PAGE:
government's plans to manage the crisis and explained that the top 
priority now is to preserve stability and prevent panic.  He noted 
that most Kazakhstanis get their news from Russian television and 
tend to follow the example of Russia.  "If they see Russians on TV 
buying food in a panic, they'll do the same.  We want to avoid 
that," he explained. 
 
RETURN TO A COMMAND ECONOMY? 
 
7.  (SBU) When the Ambassador asked if the government's sizeable 
investments in private industry and its consolidation of state-owned 
assets could lead to a return to a command economy, Kulibayev 
paused, then turned the tables by saying, "The United States used to 
set the standard for all free-market economies.  Now, the U.S. 
government is directly involved in the U.S. economy and has a huge 
influence over the private sector."  He then turned philosophical, 
noting that it will take several years to determine the proper role 
for the government in the national economy.  "It is clear that we 
need to make some changes to the regulatory institutions in order to 
get the balance right," he said.  Kulibayev candidly admitted that 
the government could not do any long-range planning in the current 
environment, even with the help of world-class advisors from JP 
Morgan, Citigroup, McKinsey & Company, and the Boston Consulting 
Group.  He estimated it would take one to two years before things 
settled down.  He did say that under the government's most 
pessimistic scenario, they will draw down on the country's oil fund 
and hard currency reserves, while under their optimistic scenario, 
the government planned to use the revenue from the oil and gas to 
diversify the economy away from the extractive industries. 
 
NEW ENERGY INITIATIVES UNDER REVIEW 
 
8.  (SBU) Kulibayev indicated that several major initiatives in the 
energy sector might have to be postponed, including development of a 
new national petrochemical industry, an agricultural fertilizer 
industry, and a state-owned mining holding company.   He said that 
existing projects for the Batumi oil terminal in Georgia and the 
downstream assets of Rompetrol in Europe would be unaffected, but 
said future expansion projects would likely be put on hold. 
 
TRANSPORTATION PRIORITIES 
 
9.  (SBU) Kulibayev said the government has three main options for 
transporting its oil and gas:  Russia, China, and Azerbaijan.  He 
said Russia has "always been a reliable partner" and is "our first 
priority."  Next, he listed China, with which Kazakhstan shares a 
long border and is constructing gas and oil pipelines.  He then 
referred to the recent trans-Caspian transportation agreement signed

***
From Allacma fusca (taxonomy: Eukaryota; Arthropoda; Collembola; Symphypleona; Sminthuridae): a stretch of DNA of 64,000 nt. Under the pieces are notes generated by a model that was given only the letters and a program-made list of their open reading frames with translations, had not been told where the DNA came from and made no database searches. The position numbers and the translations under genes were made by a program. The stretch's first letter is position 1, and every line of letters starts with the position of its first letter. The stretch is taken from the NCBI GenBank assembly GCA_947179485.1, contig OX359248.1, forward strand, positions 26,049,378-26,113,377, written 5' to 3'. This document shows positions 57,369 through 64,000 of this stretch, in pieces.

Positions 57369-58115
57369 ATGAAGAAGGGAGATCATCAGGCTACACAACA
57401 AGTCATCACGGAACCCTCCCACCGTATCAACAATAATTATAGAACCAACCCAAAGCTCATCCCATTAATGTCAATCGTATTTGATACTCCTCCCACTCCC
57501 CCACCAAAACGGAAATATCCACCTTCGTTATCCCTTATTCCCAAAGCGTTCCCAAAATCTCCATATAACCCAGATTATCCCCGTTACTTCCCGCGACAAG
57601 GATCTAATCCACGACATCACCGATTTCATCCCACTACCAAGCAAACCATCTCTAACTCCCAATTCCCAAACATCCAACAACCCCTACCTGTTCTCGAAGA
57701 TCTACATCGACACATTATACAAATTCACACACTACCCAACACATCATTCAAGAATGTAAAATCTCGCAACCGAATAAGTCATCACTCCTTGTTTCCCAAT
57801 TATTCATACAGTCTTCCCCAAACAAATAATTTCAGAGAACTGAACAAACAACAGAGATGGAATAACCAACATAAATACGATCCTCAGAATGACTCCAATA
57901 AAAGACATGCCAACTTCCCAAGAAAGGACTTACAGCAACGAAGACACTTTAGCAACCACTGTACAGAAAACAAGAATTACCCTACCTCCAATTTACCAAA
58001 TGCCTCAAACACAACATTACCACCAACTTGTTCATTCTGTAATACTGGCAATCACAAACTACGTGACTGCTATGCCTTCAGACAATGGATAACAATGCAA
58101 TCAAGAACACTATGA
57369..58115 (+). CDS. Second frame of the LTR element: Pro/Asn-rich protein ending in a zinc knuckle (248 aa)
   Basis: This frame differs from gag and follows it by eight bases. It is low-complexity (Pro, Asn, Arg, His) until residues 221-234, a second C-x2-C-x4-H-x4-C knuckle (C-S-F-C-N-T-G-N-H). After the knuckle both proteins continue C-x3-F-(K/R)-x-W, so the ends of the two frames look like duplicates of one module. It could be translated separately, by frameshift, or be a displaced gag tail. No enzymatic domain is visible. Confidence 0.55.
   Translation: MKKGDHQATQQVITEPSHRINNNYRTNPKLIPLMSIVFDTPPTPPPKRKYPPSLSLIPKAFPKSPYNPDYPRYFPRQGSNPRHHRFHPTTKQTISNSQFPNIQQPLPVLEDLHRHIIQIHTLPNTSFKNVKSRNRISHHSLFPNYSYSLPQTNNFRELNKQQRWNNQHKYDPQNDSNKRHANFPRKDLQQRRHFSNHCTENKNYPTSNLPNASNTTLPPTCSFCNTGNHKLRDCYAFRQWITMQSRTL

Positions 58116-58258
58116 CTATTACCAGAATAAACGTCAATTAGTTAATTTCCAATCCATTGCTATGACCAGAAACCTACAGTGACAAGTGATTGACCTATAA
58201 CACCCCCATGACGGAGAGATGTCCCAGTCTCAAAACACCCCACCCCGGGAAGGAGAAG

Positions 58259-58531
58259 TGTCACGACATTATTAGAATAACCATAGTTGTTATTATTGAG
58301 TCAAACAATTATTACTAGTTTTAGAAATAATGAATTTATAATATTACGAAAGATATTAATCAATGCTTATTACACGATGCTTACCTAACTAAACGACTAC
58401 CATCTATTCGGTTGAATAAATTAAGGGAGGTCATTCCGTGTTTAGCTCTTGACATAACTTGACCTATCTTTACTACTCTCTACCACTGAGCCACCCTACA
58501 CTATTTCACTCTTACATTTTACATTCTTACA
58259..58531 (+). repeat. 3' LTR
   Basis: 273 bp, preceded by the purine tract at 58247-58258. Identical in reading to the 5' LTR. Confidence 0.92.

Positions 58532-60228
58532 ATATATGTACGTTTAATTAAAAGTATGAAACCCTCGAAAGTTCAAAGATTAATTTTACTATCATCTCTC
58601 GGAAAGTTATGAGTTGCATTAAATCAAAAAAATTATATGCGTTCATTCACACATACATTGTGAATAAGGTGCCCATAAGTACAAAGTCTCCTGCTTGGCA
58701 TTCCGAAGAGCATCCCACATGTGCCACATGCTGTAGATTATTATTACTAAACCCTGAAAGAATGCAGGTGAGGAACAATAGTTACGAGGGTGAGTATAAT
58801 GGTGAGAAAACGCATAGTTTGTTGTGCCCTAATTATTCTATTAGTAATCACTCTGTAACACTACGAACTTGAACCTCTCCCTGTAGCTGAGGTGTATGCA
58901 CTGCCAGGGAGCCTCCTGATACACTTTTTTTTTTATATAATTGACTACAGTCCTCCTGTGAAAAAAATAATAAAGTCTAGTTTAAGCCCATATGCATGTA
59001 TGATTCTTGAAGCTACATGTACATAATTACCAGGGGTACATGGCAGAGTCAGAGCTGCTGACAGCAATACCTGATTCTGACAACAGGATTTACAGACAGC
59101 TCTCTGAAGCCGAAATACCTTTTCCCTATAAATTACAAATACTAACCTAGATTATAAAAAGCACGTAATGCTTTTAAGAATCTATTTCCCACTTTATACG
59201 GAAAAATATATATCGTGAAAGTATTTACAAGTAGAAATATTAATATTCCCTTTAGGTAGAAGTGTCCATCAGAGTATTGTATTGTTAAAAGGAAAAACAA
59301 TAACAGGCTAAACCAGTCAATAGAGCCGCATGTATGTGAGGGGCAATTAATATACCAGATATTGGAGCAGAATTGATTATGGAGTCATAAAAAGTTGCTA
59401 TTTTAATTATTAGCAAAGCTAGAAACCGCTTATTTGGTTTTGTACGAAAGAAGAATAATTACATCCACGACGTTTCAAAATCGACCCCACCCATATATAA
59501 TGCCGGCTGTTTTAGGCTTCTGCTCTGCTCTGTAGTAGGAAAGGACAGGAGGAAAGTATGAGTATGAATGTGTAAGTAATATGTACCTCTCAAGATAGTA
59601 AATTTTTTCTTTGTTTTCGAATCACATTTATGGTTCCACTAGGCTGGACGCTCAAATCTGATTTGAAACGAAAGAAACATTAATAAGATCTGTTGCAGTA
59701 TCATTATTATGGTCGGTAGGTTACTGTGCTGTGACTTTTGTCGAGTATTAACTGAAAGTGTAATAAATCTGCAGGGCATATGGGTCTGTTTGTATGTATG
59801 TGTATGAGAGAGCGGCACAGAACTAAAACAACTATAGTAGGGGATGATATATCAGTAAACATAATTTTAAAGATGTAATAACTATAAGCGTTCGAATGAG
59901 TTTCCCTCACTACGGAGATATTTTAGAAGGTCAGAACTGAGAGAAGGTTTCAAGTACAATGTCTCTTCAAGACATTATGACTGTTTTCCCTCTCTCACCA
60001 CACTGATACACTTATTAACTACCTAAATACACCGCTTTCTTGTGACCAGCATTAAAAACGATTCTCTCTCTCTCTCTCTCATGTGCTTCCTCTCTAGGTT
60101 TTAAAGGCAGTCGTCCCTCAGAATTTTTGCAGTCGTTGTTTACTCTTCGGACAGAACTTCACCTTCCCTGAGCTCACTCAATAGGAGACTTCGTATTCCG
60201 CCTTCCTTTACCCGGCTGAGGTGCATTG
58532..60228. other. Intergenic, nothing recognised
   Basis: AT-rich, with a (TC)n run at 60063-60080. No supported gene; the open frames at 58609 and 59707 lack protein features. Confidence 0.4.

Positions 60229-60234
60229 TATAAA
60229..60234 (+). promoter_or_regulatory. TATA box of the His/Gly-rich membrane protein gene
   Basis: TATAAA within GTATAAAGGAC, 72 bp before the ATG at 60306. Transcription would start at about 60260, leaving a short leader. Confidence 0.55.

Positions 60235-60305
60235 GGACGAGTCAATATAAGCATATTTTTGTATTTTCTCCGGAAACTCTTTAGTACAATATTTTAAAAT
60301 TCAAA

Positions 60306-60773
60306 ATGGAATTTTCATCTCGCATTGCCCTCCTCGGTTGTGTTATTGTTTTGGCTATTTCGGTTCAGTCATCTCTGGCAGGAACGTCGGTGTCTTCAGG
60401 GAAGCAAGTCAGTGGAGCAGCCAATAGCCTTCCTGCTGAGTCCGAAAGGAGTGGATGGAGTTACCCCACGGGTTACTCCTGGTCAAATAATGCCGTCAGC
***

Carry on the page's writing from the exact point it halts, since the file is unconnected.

between Kazakhstan and Azerbaijan on November 14 and noted that 
shipment of oil from Baku onward, including the Baku-Supsa pipeline, 
is also an important transportation option for Kazakhstan. 
Kulibayev said KazMunaiGas and the international oil companies were 
content to ship oil westward via tanker rather than raise the 
difficult issues of Caspian Sea delimitation with construction of a 
pipeline.  "It's funny," he said.  "These projects all have undersea 
pipelines and they can get very close to each other, but cannot 
connect." 
 
ASTANA 00002291  003 OF 003 
 
 
 
PRIKASPISKII PIPELINE "POLITICAL" 
 
10.  (SBU) Kulibayev was openly skeptical of the proposed 
Prikaspiskii gas pipeline, calling it a political, not commercial, 
project that exists only on paper.  He was equally dismissive of the 
proposed trans-Caspian pipeline, calling it a "virtual project" that 
would not move forward without the agreement of all littoral states, 
particularly Iran and Russia, on the delimitation of the Caspian 
Sea.  Kulibayev further doubted whether Turkmenistan would have gas 
resources sufficient to supply the pipeline after meeting current 
obligations to China, Russia, and Iran.  He noted that Kazakhstan 
already has existing gas pipelines with a capacity of 10 billion 
cubic meters (bcm), waiting to be filled.  "A new pipeline with a 30 
bcm capacity does not make sense," he said. 
 
THE SHORTEST ROAD 
 
11.  (SBU) When asked about Kazakhstan's plans to ship crude to 
Iran, Kulibayev responded quietly, "The route through Iran is the 
fastest way to reach the Asian market.  And Iran is more politically 
stable than, say, Afghanistan.  But we are well aware that the 
United States is opposed to shipments through Iran, so we are not 
actively pursuing that option."  He then added, "We will wait and 
see, maybe there will be a change in this policy with the new 
administration in Washington." 
 
12.  (SBU) COMMENT:  Kulibayev was calm, cool and collected 
throughout the meeting, pausing thoughtfully to ponder difficult 
questions and switching from Russian to English with ease.  During 
the meeting, he eagerly went to a wall map to show the Ambassador 
the location of planned gas pipelines and when the meeting 
adjourned, he invited the Ambassador, with genuine pride for his 
capital city, to view Astana from his office on the 16th floor of 
the KazMunaiGas building.  He clearly welcomed the opportunity to 
establish a strong and open relationship with the Ambassador and 
stressed the importance of U.S. investors and the U.S. government to 
Kazakhstan's continued development.  Noting that a crisis often 
brings opportunities as well as challenges, he said, "Perhaps now 
the euphoria will die down and we will be more realistic and better 
prepared for the difficult decisions that lie ahead."  END COMMENT. 
 
HOAGLAND